The Caterer – In Detail – Anna Haugh’s Guinness Chocolate Cake

Although it’s high in sugar, the bitterness of the Guinness and the sour buttermilk provide balance and together they’re the reason the cake stays fresh for so long. It’s a great birthday cake – the one I make most often for people – that you can make well in advance, as the sponge and cream freeze very well. Even my son has eaten some, as the alcohol is cooked off. It’s a very moist batter, so don’t worry: that’s how it’s supposed to be.

For 10 to 12 people


For the sponge

  • 500g of Guinness
  • 125g unsalted butter, plus more for the mussels
  • 140 g plain flour
  • 200 g caster sugar
  • 35 g cocoa powder
  • 1 teaspoon baking soda
  • ½ teaspoon baking powder
  • Pinch of fine sea salt
  • 1 egg, lightly beaten
  • 75 g buttermilk

For the cream

  • 300 g double cream
  • 60 g icing sugar
  • 50 g buttermilk
  • 30 g mascarpone
  • 1 vanilla pod, seeds scraped


Place a saucepan under an extractor hood, pour in the Guinness and place over high heat. Reduce the quantity by half (250 g). Set aside to cool.

Melt the butter in a saucepan, then let it cool.

Butter 2 cake tins, each about 30 x 20 cm, and line the bottom with baking paper. Preheat the oven to 160°C. Put the flour, sugar, cocoa, bicarbonate of soda, baking powder and salt in a bowl, whisk to combine, then make a well in the centre.

Add 125g of Guinness reduction with the cooled melted butter, egg and buttermilk and whisk the batter until there are no lumps.

Divide the mixture between the 2 prepared molds, then bake for 10 minutes. Insert a metal skewer in the center: when it comes out, it should be clean; in addition, the biscuit should spring back when touched. It should be just cooked, not overcooked.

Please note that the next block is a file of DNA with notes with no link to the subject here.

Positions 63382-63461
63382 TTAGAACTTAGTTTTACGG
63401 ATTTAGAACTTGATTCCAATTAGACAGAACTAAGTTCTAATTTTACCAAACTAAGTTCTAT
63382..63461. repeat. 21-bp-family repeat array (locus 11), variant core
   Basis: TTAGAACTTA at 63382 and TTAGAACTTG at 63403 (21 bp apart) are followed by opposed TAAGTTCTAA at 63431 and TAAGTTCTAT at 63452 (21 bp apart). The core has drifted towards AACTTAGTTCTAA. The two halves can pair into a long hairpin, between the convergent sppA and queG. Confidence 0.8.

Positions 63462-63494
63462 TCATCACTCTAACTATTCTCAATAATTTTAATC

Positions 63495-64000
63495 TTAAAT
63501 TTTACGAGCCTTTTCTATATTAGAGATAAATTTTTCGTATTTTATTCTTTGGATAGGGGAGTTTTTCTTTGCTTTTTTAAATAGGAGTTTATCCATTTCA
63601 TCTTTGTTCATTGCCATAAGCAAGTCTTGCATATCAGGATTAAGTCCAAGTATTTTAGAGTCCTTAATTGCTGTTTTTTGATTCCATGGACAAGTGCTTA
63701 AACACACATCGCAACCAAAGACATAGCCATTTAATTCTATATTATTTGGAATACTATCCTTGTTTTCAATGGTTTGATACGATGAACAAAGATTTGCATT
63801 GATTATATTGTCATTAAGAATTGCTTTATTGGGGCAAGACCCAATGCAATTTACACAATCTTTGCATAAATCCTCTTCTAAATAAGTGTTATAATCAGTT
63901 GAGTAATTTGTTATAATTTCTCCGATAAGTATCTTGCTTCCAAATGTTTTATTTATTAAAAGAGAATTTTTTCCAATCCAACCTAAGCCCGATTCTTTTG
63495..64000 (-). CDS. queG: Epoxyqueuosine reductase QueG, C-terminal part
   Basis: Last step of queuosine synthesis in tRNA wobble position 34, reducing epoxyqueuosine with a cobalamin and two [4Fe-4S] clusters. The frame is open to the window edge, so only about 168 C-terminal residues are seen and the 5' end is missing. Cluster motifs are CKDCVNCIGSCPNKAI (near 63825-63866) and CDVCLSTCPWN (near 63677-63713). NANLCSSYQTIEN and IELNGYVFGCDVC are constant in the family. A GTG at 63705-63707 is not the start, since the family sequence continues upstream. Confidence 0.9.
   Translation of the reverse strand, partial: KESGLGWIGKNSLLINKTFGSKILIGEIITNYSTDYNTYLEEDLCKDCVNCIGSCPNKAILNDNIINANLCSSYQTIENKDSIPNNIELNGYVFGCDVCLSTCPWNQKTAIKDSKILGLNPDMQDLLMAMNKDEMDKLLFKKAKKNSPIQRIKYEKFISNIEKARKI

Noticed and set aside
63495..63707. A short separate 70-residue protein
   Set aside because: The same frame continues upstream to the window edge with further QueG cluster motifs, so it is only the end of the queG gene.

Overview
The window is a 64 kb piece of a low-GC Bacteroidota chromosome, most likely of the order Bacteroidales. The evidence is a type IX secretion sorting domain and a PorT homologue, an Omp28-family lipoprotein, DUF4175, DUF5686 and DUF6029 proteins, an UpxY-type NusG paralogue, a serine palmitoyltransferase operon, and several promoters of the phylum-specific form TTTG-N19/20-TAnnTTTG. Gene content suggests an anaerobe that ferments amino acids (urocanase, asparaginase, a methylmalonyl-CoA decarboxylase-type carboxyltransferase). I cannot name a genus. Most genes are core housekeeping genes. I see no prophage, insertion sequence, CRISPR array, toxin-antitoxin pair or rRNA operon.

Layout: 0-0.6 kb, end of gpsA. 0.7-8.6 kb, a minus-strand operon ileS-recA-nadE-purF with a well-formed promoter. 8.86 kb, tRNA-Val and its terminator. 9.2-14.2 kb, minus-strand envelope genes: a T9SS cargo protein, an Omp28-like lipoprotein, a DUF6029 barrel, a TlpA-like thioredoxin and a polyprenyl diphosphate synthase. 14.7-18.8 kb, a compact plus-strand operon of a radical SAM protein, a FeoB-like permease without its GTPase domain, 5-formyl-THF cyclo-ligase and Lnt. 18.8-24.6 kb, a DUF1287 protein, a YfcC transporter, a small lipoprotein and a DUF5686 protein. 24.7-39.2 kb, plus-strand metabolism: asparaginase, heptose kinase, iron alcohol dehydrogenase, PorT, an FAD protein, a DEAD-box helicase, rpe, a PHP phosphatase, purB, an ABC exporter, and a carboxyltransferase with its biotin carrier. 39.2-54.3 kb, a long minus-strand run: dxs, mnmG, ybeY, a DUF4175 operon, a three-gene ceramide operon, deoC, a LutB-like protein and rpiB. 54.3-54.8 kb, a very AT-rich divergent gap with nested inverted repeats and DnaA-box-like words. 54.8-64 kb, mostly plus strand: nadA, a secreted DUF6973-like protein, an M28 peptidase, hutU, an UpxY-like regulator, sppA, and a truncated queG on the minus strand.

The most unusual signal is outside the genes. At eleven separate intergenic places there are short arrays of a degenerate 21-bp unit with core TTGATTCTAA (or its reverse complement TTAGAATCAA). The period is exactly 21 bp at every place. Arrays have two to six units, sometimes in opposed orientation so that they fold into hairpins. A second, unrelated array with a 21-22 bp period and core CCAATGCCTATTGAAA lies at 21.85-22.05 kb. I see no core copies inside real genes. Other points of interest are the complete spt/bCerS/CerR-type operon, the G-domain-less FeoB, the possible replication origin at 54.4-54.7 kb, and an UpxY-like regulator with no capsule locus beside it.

The mixture is moist and you should definitely use a metal skewer to check the center for doneness. Let cool in the pans, then place a wire rack over the pans and remove. Let cool, then refrigerate. The sponge cake should be cooled when you cut it to assemble the cake.

Cut the two cooled cakes in half widthwise, then cut the sponges into 4 matching flat layers that will fit neatly on top of each other. Whip together the cream, icing sugar, buttermilk, mascarpone and vanilla seeds until soft peaks form (see below).

Use it to layer cake. Serve it in slices, so you can see the layers.

Tricks of the trade

Adding mascarpone to double cream is an amazing tip that was given to me by a fantastic pastry chef, Rey (Hortillosa) Encarnacion of the Conrad Hotel in Dublin. When you add mascarpone to whipped cream, it never loses its aeration and is less likely to crack

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